I’ve grown up reading Tom Clancy and probably most of you have at least seen Red October, so this book caught my eye when browsing used books for a recent trip. It’s a fairly human look at what’s involved in sailing on a Trident missile submarine…
Every year, financial advisors will recommend their clients to take a review of their investment portfolio and make necessary changes according to one’s financial reality, like whether you are going to be married, to have a baby soon, to have a new house or to change your career etc, so as to make the best return within the risk tolerance boundary.
Actually, to me, an IT professional should also do something similar annually, i.e. review our professional skills, which is arguably the most valuable asset to a professional, and make corresponding change to their skill investment.
In an investment world, roughly there are three types of portfolios, Conservative, Balanced and Growth, they correspond to different combinations of return and risk.
I think this concept applies to our IT professional skill investment as well, I will use SQL Server DBA skills for illustration later.
I define career investment portfolio as the following (do not pay too much attention to the percentage number, it is just used as an illustration to indicate the relative quantity)
|Conservative||100% of your resources (time and budget) on enhancing existing skills and knowledge that are needed to handle the 80% of your daily work.|
|Balanced||50% of your resources on your existing skills / knowledge that handle 80% of y0ur work, and another 50% on the knowledge and skills that are required for the 20% of your daily work.|
|Growth||100% of your resources on the knowledge and skills that are required for the 20% of your daily work OR those not directly related to your current work.|
For example, as a DBA, if I choose Conservative approach, I will invest my resource to deepen my SQL Server internal knowledge, research more on SQL Server Extended events, understand better about various physical/logical operators in Query Plan, practice new T-SQL features etc. work more on service brokers, High Availability setup / troubleshooting, XQuery to manipulate XML, explore more about new features in SQL Server 2016 even if I am only working on SQL Server 2014 (or below) currently.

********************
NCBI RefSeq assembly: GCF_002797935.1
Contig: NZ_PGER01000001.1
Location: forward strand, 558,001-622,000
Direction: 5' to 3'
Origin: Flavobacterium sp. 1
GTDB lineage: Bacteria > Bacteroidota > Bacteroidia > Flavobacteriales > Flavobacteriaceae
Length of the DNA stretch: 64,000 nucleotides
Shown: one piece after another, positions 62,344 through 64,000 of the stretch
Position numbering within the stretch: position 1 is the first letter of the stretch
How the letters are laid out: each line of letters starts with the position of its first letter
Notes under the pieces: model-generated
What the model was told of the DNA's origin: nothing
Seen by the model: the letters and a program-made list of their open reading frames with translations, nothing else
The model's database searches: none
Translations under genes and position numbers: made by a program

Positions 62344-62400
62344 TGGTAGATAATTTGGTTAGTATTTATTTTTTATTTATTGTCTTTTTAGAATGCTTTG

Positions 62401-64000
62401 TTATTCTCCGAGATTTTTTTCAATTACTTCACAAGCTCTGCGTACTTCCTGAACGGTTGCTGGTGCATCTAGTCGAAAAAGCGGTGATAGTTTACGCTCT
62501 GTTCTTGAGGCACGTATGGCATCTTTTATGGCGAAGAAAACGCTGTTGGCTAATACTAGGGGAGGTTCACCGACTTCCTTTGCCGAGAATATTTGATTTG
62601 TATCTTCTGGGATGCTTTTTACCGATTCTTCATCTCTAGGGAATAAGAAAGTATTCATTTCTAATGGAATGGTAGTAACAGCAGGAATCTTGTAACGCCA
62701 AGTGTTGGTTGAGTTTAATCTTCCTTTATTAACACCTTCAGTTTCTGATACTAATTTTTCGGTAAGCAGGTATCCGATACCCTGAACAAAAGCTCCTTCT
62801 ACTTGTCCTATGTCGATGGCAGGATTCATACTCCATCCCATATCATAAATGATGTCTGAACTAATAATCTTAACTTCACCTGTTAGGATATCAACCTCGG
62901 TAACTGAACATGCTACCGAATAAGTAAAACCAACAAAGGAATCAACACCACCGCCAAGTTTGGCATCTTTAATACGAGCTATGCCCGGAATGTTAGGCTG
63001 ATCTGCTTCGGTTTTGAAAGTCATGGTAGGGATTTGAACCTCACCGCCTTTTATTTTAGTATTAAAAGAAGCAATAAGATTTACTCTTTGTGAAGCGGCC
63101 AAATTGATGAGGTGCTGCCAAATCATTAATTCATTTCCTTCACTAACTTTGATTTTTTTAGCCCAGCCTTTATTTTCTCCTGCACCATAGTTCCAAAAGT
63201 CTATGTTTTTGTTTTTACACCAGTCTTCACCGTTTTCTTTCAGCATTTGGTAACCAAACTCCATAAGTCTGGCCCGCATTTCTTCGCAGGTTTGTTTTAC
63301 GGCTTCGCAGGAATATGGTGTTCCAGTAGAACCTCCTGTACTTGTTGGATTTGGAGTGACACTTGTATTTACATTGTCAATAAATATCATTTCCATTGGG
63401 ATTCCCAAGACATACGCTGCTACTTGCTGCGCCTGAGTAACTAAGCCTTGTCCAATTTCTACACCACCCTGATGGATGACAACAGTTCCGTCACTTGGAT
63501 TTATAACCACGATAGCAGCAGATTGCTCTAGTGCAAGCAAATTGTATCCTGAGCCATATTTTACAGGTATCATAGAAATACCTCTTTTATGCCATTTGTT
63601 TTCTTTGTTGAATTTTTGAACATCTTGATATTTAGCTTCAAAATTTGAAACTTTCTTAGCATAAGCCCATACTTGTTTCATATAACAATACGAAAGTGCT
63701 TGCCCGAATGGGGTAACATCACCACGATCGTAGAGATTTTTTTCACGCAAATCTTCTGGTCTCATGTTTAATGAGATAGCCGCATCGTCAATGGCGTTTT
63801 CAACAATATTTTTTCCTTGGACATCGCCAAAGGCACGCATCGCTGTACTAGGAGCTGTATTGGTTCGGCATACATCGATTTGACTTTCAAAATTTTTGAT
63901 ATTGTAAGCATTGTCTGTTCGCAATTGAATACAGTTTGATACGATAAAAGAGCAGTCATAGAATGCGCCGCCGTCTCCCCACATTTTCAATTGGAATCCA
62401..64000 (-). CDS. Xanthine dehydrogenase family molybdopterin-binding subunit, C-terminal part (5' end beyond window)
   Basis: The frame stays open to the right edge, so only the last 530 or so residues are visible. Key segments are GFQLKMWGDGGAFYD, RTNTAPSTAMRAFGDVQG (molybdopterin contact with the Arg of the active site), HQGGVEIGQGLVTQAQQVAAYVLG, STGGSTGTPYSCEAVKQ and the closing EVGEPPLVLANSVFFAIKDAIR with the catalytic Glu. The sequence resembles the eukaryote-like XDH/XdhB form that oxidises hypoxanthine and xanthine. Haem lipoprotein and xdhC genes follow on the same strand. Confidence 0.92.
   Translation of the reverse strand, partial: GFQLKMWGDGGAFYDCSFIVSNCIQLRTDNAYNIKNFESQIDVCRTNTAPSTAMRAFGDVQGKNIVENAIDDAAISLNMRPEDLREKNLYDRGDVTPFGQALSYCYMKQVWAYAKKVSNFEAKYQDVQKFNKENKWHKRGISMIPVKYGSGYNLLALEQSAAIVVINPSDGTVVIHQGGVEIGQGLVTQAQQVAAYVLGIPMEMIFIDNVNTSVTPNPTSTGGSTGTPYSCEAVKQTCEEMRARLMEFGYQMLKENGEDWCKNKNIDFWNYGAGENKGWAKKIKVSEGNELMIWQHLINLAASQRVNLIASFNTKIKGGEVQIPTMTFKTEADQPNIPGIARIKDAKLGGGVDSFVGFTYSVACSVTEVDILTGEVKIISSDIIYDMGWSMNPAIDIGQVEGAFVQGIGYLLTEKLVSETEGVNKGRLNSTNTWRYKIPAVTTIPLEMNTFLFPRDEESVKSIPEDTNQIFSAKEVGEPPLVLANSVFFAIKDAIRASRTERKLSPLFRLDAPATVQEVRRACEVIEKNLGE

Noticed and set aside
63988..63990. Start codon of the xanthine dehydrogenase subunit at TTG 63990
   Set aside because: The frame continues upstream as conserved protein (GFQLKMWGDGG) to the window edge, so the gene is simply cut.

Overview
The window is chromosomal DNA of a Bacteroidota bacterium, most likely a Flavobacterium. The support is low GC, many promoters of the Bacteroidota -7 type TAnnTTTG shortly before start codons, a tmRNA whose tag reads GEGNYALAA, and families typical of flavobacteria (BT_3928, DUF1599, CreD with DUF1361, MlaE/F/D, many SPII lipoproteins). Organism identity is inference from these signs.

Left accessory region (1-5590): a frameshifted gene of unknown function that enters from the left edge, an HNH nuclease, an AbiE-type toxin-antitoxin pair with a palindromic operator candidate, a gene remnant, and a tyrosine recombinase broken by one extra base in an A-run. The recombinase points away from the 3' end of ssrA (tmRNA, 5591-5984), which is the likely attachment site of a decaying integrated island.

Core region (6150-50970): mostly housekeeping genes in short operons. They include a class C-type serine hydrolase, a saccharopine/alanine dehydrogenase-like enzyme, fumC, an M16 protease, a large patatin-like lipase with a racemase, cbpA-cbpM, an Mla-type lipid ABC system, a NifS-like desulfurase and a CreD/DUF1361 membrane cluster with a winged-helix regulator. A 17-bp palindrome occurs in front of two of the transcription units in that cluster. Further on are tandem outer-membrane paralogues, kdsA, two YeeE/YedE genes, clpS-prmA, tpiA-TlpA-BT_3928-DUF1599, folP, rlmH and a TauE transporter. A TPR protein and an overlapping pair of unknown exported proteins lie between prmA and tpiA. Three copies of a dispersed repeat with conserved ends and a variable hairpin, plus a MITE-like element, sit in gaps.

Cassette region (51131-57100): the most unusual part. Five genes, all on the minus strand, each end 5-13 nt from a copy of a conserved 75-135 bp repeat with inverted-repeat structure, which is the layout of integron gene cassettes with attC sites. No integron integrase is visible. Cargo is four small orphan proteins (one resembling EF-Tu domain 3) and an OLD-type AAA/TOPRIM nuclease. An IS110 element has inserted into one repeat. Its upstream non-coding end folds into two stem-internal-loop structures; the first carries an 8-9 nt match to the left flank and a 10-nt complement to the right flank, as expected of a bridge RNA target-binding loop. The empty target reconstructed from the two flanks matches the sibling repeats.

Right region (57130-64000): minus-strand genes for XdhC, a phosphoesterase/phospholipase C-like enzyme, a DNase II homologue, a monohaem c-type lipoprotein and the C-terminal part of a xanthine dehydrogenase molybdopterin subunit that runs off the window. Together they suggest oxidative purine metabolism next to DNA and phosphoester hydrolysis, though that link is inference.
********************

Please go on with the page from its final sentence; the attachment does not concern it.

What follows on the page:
If I choose Balanced approach, I will also spend time on improving my skills on SSAS/SSIS/SSRS trouble-shooting, development and I may even spend time in master data service. I will also spend time in PowerShell to make my administration more automated or spend time in C# to learn how to create various CLR objects.
If I choose Growth approach, I will spend most of my resources in learning some trendy IT knowledge which may or may not help me as a DBA, such as development in iOS, Android or Linux (SSRS is now supporting mobile report, while SQL Server vNext will run on Linux), or Web development using various Google Frameworks (Google chart is my favourite topic and can be useful for DBAs when we need chart presentations), or other stuff like Docker, Chef, Hardoop or various AWS / Azure services. The new skills may greatly improve a DBA’s productivity in one way or another, but the resources needed and the risk that there is no ROI for your current work is also big.
All the investment targets are dynamic in nature. For example, if 10 years ago, learning PowerShell would be considered an investment in Growth portfolio because there is some risk to its ROI, but now it is mature and is adopted and hailed by the IT community with MS keeping on investing on this technology, so it should be considered as a good investment in Balanced portfolio for DBAs.
In career investment, there is always an opportunity cost. I believe everyone needs to make the decision based on one’s job stability, work requirements, personal aspiration and investment time window (long term or short term).